South Carolina State University students tour Hollings

May 02, 2023
a loose circle of young women stands in a lab listening to one talk
Hollings trainees, including doctoral students, postdoctoral fellows, medical residents and medical fellows, took the lead in teaching a course at SCSU and leading tours at Hollings. Photo by Kristin Lee

Lori McMahon, Ph.D., the vice president for Research at MUSC, had no clue what scientific research entailed when she was an undergraduate at Southern Illinois University.

Thanks to professors who encouraged and mentored her, she discovered a career path that was entirely new to her. She went on to earn a doctorate in neuropharmacology and now researches neurodegenerative disease and neuropsychiatric illness, but she also finds joy in mentoring and guiding undergraduates in the same way that she was mentored.

Last month, she encouraged a group of students from South Carolina State University to consider careers in research. SCSU is a historically Black college/university (HBCU) that was established in 1896.

“That sense of discovery is irreplaceable because you work on things that no one else knows, and you're solving problems, big problems, that will help people. That's what we do as biomedical science researchers,” she said.

group photo 
Students from South Carolina State University spent a day on the MUSC campus, hearing faculty members' stories of their own academic journeys, touring labs and taking a class on colorectal cancer. Photo by Clif Rhodes

The students were on the MUSC campus as the culmination of a special course on cancer research, “Current scientific and clinical advancements in cancer,” developed by MUSC Hollings Cancer Center through its National Cancer Institute-funded South Carolina Cancer Disparities Research Center (SC CADRE) partnership with SCSU. SC CADRE is co-led by SCSU’s Judith D. Salley, Ph.D., and MUSC’s Marvella Ford, Ph.D.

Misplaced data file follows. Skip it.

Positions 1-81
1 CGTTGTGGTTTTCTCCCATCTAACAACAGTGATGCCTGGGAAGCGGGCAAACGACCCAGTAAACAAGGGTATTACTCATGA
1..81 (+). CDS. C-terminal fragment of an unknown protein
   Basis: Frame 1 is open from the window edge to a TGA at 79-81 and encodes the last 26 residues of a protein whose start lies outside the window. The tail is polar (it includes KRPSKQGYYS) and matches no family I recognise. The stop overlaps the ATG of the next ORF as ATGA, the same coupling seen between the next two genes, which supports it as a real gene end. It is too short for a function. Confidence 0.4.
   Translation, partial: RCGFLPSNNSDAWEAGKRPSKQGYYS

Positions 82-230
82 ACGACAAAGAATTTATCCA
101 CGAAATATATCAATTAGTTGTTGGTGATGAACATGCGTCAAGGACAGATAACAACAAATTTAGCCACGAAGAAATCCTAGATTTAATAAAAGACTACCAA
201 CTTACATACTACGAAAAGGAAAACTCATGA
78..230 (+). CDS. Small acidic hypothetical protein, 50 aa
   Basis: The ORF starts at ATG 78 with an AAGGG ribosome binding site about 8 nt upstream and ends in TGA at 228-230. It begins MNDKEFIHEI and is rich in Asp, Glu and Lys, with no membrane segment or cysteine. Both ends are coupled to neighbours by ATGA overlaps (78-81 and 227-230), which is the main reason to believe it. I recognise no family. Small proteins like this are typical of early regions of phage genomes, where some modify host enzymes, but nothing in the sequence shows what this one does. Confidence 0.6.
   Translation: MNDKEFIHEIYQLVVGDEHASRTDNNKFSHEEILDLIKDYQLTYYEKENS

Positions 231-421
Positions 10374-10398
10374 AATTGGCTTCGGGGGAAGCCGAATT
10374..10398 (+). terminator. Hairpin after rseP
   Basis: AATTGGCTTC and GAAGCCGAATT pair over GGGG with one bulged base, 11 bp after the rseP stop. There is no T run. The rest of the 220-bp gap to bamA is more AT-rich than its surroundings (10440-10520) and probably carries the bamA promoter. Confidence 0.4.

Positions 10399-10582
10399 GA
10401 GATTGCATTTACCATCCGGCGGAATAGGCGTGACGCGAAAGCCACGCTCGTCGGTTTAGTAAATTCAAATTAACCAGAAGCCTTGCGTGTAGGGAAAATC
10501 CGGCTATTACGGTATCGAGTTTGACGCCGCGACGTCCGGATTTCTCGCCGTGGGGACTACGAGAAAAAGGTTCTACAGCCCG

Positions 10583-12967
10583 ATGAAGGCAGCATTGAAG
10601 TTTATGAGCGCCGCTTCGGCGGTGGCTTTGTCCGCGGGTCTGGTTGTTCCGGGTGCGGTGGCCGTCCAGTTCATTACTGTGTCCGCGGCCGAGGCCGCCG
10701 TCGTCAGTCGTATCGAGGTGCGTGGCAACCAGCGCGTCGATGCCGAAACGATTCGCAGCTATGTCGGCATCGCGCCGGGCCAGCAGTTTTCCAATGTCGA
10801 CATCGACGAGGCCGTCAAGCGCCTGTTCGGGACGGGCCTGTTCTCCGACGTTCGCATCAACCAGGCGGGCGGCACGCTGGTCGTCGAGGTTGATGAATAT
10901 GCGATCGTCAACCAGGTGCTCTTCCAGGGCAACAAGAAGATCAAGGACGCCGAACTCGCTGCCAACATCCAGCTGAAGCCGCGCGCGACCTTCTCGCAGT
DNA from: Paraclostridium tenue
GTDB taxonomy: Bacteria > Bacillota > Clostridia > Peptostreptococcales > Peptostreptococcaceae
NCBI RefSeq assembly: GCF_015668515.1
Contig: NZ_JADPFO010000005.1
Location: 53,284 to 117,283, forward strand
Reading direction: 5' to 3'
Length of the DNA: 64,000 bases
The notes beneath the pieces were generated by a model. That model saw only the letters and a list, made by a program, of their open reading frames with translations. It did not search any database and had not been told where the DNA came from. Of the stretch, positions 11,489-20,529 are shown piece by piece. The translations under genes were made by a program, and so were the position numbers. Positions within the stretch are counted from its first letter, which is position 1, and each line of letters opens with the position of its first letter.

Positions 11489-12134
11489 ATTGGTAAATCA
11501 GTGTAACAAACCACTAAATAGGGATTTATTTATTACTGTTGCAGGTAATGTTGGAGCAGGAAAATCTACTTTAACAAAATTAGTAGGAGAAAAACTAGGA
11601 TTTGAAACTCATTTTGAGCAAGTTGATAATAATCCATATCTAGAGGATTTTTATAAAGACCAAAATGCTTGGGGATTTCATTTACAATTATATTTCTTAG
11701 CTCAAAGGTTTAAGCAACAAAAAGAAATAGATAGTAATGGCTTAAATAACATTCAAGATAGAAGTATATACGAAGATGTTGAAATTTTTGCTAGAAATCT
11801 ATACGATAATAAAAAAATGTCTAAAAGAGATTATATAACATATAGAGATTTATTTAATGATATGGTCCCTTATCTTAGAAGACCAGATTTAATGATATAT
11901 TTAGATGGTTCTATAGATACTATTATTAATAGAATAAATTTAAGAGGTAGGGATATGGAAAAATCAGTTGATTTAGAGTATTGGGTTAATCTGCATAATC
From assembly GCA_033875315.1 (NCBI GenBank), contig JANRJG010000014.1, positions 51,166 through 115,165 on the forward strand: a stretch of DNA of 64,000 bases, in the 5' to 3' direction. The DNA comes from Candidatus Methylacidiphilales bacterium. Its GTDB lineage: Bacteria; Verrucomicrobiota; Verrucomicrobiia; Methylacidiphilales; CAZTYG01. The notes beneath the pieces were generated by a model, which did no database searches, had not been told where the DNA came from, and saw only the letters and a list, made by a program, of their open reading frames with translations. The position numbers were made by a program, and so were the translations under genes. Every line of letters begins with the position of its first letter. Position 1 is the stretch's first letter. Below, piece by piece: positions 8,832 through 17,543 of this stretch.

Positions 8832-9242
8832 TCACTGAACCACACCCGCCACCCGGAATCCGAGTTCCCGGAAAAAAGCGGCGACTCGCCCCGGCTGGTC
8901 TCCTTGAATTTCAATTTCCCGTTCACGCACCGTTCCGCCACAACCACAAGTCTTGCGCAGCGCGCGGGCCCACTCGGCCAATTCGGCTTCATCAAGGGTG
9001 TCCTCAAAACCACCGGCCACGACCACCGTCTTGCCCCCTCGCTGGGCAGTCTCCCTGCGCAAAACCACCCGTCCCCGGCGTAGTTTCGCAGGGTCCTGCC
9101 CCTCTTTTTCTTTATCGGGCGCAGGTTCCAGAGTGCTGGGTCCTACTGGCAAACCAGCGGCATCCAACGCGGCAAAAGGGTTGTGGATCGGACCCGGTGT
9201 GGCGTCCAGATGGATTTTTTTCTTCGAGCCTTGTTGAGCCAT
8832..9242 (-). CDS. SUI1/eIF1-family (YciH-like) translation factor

Hollings trainees – including graduate students, postdoctoral fellows, medical residents and medical fellows – traveled to SCSU in Orangeburg every month to teach a course on the biology of different cancer types.

Victoria Jordan, an SCSU student, plans to enroll in a D.M.D./Ph.D. program with a focus on head and neck cancer research, with the goal of becoming an orthodontist.

"I absolutely enjoyed this collaborative course between SC State and MUSC,” she said, citing MUSC’s commitment to helping SCSU students get experience in conducting research. “What has stood out to me the most is how open and truly understanding each researcher was when they came to SC State to present to us. They remembered what it was like to sit in a lecture hall as an undergraduate and completely helped us understand that any career that we want in any health professional field is completely reachable from our HBCU of SC State."

James Stukes, Ph.D., chairman of SCSU's biology program facilitated the program at SCSU while Hollings faculty members Denis Guttridge, Ph.D., associate director of Translational Science; Benjamin Toll, Ph.D.; associate director of Education and Training; and Ford, associate director of Population Science and Community Outreach and Engagement organized the curriculum.

Guttridge, in addition to running a busy lab focused on muscle-related pathologies, oversees the transdisciplinary cancer teams at Hollings. These teams seek to combine the expertise of researchers and clinicians in a type of cancer and then translate that into clinical trials. Guttridge wanted to get the teams more involved in outreach activities and thought that a course at SCSU, building upon the existing SC CADRE partnership, could expose the undergraduates to cutting-edge research while also educating the Hollings trainees about historically Black colleges and universities.

a young woman looks through a microscope 
Students had the opportunity to see things firsthand in the labs – some of the students will be returning for a summer semester conducting research in Hollings labs. Photo by Kristin Lee

The course, for which the students will get credits on their transcripts, included two lectures on pancreatic cancer, one on gynecologic cancers and another on colorectal cancer, with each lecture including both basic science and clinical components.

The SCSU students have a variety of career goals, including neurosurgery, dentistry, pediatrics and anesthesiology.

During the tour, they got to see several labs and hear from the people doing the work, like Spencer Miller, Ph.D., a fellow in the Integrative Training in Oncogenic Signaling (ITOS) Program, who explained his work on cachexia, a type of muscle wasting that can happen during cancer, while also answering questions about his hours and how he structures his workday.

Hollings leaders hope that this program and others like it will plant a seed of interest in students who might not otherwise have considered a career in cancer research.

“We know there will be cures for cancer, and some of them will come from this group,” Ford told the students.